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Bulfinch's Mythology The Age of Fable

Page: 51

"Iphis was a young man of humble parentage, who saw and loved Anaxarete, a noble lady of the ancient family of Teucer. He struggled long with his passion, but when he found he could not subdue it, he came a suppliant to her mansion. First he told his passion to her nurse, and begged her as she loved her foster- child to favor his suit. And then he tried to win her domestics to his side. Sometimes he committed his vows to written tablets, and often hung at her door garlands which he had moistened with his tears. He stretched himself on her threshold, and uttered his complaints to the cruel bolts and bars. She was deafer than the surges which rise in the November gale; harder than steel from the German forges, or a rock that still clings to its native cliff. She mocked and laughed at him, adding cruel words to her ungentle treatment, and gave not the slightest gleam of hope.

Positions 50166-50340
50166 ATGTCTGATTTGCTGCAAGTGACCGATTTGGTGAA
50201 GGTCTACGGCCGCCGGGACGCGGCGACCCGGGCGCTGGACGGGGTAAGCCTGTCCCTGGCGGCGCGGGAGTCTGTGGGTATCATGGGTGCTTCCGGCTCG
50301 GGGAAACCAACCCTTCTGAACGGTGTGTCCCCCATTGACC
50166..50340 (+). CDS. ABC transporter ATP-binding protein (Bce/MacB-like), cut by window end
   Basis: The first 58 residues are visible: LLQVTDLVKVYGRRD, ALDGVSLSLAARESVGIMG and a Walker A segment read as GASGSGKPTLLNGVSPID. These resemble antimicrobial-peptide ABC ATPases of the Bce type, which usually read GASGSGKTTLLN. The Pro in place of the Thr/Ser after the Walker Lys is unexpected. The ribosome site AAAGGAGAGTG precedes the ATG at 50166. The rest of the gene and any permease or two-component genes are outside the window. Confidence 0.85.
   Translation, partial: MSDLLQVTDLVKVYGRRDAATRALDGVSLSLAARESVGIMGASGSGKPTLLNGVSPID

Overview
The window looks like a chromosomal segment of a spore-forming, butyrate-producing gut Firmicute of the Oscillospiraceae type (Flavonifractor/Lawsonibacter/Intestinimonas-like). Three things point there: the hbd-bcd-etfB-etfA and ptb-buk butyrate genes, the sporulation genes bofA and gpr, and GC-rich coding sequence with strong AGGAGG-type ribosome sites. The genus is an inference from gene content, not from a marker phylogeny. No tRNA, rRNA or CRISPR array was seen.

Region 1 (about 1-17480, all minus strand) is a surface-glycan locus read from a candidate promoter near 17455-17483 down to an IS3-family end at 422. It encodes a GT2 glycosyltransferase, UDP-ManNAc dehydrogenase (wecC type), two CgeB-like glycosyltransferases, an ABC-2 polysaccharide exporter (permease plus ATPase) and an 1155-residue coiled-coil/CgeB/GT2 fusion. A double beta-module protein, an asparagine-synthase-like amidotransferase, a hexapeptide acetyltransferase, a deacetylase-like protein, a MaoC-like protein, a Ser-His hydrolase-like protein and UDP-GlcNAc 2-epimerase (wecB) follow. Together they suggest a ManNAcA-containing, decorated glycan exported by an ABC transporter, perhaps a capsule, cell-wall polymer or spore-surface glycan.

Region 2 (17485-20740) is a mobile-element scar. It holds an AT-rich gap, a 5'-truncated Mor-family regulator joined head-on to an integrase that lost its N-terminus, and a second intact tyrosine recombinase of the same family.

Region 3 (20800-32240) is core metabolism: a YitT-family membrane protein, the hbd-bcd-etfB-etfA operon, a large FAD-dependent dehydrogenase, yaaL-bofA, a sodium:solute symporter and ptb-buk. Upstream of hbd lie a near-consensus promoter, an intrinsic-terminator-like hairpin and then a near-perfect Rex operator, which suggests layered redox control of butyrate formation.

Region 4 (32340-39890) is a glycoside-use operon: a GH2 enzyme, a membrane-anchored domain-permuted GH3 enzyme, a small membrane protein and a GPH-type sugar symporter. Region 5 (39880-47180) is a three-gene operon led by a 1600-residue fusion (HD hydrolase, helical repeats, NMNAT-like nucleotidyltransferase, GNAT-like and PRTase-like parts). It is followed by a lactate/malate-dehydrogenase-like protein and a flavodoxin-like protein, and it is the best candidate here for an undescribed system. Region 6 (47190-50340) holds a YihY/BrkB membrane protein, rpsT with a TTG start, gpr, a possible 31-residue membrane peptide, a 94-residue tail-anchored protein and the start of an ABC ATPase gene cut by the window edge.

"Iphis could not any longer endure the torments of hopeless love, and standing before her doors, he spake these last words: 'Anaxarete, you have conquered, and shall no longer have to bear my importunities. Enjoy your triumph! Sing songs of joy, and bind your forehead with laurel, you have conquered! I die; stony heart, rejoice! This at least I can do to gratify you, and force you to praise me; and thus shall I prove that the love of you left me but with life. Nor will I leave it to rumor to tell you of my death. I will come myself, and you shall see me die, and feast your eyes on the spectacle. Yet, Oh, ye gods, who look down on mortal woes, observe my fate! I ask but this! Let me be remembered in coming ages, and add those years to my name which you have reft from my life.' Thus he said, and, turning his pale face and weeping eyes towards her mansion, he fastened a rope to the gate-post, on which he had hung garlands, and putting his head into the noose, he murmured, 'This garland at least will please you, cruel girl!' And falling, hung suspended with his neck broken. As he fell he struck against the gate, and the sound was as the sound of a groan. The servants opened the door and found him dead, and with exclamations of pity raised him and carried him home to his mother, for his father was not living. She received the dead body of her son, and folded the cold form to her bosom; while she poured forth the sad words which bereaved mothers utter. The mournful funeral passed through the town, and the pale corpse was borne on a bier to the place of the funeral pile. By chance the home of Anaxarete was on the street where the procession passed, and the lamentations of the mourners met the ears of her whom the avenging deity had already marked for punishment.


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